Annals of African Medicine

: 2019  |  Volume : 18  |  Issue : 1  |  Page : 47--50

Standard treatment guidelines: Perception and utilization in a tertiary health care facility in South-South, Nigeria

A Stephen Ayinbuomwan, Ambrose O Isah 
 Department of Medicine, Clinical Pharmacology and Therapeutics Unit, University of Benin Teaching Hospital; Department of Clinical Pharmacology and Therapeutics, University of Benin, Benin City, Edo State, Nigeria

Correspondence Address:
Dr. A Stephen Ayinbuomwan
Department of Medicine, University of Benin Teaching Hospital, PMB 1111, Benin City, Edo State


Background: The Nigerian National Standard Treatment Guidelines (NSTG) was introduced in 2008 and the second edition was launched in 2017. This study evaluated the level of awareness, acceptance, and use of this tool within the Nigerian health-care system. Methodology: This study was carried out at the University of Benin Teaching Hospital, Benin City, Nigeria. A semistructured questionnaire was administered to doctors in the hospital. Information sought included the biodata, awareness of the STG, publication and use of the STG, the perceived advantages and disadvantages, and suggestions on how to improve its use. Results: There were 155 respondents with a mean age of 34.1 ± 6.4 years and response rate of 77.5%. The level of awareness was 46.5%, with 21.9% having received lessons on the subject; 53.0% received lessons as students. Awareness of the date of the initial introduction of the STG at the national level was 4.5% with 1.3% aware of the current edition of the NSTG. The description of the STG was satisfactory in 27.7% participants. Again only 20.6% currently use the NSTG, with 12.3% rating the entire STG utilization as successful. Conclusion: There is low awareness and poor utilization of the STG among doctors in the facility which may be a reflection of the situation in other health facilities in the country. There is need to encourage the use of this clinical tool to ensure appropriate use of medicines and delivery of health care in resource-limited settings.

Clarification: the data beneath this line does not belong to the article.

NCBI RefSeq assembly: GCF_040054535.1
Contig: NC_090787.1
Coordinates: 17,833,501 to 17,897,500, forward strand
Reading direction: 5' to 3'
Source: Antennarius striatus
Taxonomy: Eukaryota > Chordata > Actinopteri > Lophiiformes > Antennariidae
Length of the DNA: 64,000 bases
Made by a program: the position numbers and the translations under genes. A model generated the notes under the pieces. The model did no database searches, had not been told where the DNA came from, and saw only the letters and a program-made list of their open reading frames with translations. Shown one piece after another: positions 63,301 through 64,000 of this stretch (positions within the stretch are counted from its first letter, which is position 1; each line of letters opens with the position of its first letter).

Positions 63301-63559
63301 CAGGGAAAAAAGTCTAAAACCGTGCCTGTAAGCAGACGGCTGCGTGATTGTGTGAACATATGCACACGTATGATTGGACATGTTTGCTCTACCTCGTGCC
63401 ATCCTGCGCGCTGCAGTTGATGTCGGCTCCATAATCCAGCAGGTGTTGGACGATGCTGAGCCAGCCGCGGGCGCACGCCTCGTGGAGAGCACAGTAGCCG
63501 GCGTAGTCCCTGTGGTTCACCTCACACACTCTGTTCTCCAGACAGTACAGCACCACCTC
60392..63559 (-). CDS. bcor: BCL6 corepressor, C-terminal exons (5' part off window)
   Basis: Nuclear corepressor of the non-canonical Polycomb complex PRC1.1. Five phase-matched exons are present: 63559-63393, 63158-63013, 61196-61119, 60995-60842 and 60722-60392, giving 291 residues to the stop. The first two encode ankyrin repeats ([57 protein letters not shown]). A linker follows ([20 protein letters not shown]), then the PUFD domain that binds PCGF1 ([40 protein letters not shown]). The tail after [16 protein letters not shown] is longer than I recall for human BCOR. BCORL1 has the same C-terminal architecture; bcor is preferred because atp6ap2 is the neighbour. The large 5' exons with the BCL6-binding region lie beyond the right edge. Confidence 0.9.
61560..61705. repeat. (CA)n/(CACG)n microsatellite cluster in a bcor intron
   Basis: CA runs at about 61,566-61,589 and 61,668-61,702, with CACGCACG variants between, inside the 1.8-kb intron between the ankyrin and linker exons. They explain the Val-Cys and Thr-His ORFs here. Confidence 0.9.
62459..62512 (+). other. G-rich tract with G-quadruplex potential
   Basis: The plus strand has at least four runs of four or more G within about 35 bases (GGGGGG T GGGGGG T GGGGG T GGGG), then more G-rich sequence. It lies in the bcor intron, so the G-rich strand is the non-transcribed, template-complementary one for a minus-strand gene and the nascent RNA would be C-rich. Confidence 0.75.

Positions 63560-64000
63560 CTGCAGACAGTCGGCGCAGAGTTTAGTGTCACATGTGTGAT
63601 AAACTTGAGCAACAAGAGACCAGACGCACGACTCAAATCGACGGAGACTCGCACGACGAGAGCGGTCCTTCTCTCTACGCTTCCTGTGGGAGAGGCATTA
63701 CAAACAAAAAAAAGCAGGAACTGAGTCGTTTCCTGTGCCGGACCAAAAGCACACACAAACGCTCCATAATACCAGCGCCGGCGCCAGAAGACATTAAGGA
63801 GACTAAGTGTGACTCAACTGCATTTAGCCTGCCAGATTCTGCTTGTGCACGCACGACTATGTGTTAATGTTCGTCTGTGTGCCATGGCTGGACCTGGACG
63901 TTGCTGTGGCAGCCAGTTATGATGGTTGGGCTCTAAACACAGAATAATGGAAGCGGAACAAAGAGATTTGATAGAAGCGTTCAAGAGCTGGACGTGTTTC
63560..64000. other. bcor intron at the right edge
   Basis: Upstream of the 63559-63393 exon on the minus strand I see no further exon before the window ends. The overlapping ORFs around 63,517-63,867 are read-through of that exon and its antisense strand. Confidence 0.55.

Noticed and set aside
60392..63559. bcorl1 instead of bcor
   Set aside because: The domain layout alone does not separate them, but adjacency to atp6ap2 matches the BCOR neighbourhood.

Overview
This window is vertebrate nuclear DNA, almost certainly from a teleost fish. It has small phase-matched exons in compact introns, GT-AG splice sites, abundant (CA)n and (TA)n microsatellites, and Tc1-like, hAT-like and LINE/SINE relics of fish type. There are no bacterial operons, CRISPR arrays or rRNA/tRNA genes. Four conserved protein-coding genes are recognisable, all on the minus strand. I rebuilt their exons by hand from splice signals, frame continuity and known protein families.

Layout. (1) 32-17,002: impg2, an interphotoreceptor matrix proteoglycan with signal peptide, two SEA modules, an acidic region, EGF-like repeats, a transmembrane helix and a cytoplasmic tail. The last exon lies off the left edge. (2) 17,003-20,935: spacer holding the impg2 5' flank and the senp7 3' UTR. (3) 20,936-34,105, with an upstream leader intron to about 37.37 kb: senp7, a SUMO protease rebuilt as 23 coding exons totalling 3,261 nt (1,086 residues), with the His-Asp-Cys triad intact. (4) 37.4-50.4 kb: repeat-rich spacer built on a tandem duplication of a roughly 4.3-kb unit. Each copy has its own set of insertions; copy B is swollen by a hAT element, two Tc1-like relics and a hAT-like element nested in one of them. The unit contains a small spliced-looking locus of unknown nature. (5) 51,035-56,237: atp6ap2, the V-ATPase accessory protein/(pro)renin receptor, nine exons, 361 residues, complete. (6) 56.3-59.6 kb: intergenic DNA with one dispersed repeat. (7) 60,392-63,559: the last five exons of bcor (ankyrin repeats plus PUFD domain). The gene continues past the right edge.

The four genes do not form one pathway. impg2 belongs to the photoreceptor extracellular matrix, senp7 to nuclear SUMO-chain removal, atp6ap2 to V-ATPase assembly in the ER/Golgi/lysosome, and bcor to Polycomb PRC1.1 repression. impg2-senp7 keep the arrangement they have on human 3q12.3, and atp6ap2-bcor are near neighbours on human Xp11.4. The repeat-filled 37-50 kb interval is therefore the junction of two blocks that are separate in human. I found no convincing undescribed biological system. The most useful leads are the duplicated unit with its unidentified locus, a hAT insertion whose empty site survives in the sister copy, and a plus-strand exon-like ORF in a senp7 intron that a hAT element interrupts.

How to cite this article:
Ayinbuomwan A S, Isah AO. Standard treatment guidelines: Perception and utilization in a tertiary health care facility in South-South, Nigeria.Ann Afr Med 2019;18:47-50

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Ayinbuomwan A S, Isah AO. Standard treatment guidelines: Perception and utilization in a tertiary health care facility in South-South, Nigeria. Ann Afr Med [serial online] 2019 [cited 2023 Feb 2 ];18:47-50